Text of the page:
Chinese in Malaysia told not to protest amid ‘investment scam’ anger
- Embassy warns its nationals that street demonstrations are illegal after scores reportedly staged a protest outside the building over losses from an online pyramid scheme
- A local Chinese-language newspaper says a demonstrator claimed three million Chinese nationals are victims of the scam
In its second statement, it explained that on October 17 about 100 Chinese nationals had approached the embassy to complain of being “cheated” through a Malaysian online pyramid scheme, demanding that the company, MBI Group International, return their money.
The embassy said it had attempted to help by recommending Malaysia-based lawyers and holding legal consultation sessions. It urged Malaysian police to pay greater attention to the case and launch investigations as soon as possible.
In an earlier statement, the embassy said that on October 20 it had invited Chinese lawyers in Malaysia to hold a legal dialogue with “about 200 Chinese nationals who have come to Malaysia because of the MBI case”.
It also urged Chinese citizens not to participate in any “unsecured investment channels”, and reminded Chinese demonstrators that protesting in groups is illegal in Malaysia and that it hoped Chinese nationals would abide by Malaysian laws.
Earlier this month, local media reported that between 100 and 300 mainlanders from different provinces had gathered outside the embassy. The protesters demanded Malaysian authorities assist in investigations and allow them to meet the relevant parties to settle the dispute.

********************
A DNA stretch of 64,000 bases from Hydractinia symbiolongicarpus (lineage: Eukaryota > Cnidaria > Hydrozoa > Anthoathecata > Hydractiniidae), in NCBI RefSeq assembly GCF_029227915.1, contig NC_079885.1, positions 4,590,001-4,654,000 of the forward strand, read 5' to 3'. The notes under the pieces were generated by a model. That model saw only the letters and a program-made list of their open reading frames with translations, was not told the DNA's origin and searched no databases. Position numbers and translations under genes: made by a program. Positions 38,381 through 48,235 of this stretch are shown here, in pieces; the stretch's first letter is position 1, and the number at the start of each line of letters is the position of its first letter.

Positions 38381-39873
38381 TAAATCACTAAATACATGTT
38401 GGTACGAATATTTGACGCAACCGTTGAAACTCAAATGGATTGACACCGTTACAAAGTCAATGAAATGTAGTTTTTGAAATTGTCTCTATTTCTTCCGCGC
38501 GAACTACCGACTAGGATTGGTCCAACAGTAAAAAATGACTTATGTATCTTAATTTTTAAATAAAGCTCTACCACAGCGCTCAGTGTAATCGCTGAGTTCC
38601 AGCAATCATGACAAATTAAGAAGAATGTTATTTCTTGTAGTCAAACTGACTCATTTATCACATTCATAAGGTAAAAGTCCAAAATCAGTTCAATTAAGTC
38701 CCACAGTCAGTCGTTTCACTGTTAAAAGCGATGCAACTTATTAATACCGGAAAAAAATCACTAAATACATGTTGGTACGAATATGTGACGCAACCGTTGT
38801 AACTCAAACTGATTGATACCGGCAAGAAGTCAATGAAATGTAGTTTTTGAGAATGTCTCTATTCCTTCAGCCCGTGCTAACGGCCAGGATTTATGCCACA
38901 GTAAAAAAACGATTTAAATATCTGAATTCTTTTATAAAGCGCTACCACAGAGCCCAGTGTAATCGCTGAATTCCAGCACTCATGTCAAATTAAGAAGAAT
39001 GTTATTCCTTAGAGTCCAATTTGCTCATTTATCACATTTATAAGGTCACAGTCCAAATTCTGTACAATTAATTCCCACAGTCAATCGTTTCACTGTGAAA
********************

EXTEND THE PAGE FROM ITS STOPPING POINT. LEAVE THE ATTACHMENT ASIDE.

A local Chinese-language newspaper said a demonstrator claimed “three million Chinese nationals” were victims of the scam, and that the protesters would make full use of their 15-day tourist visa to seek justice.
Another protester told China Press, a popular Chinese-language daily, that his “whole village has come to Malaysia in hopes of the founder showing up”.
Senior Assistant Commissioner Adlan Ahmad, the principal assistant director at the Royal Malaysia Police’s Commercial Crime Investigation Department, said his department had not received any report from the Chinese MBI protesters yet.
“However, this case has already gone to court last year and falls under the purview of the Ministry of Domestic Trade and Consumer Affairs. If we receive any report, we will hand it over to their enforcement team,” he said.
Last year MBI founder Teddy Teow Wooi Huat, MBI International and its subsidiary Mface International were charged in court with various offences including issuing electronic payments unrecognised by Malaysia’s central bank, promoting pyramid schemes, and involvement in money laundering.
Although he initially pled not guilty, Teow later changed his plea and was fined 3 million ringgit (US$715,000), Mface 7 million ringgit, and MBI 2.5 million ringgit.
This came a year after MBI was red-flagged by the central bank, the Ministry of Domestic Trade and Consumer Affairs and enforcement agencies for setting up pyramid schemes under the guise of investments, some involving unlicensed virtual currency.
According to news reports, this is not Teow’s first brush with the law. In 2011 he was slapped with a 160,000 ringgit fine for misleading investors.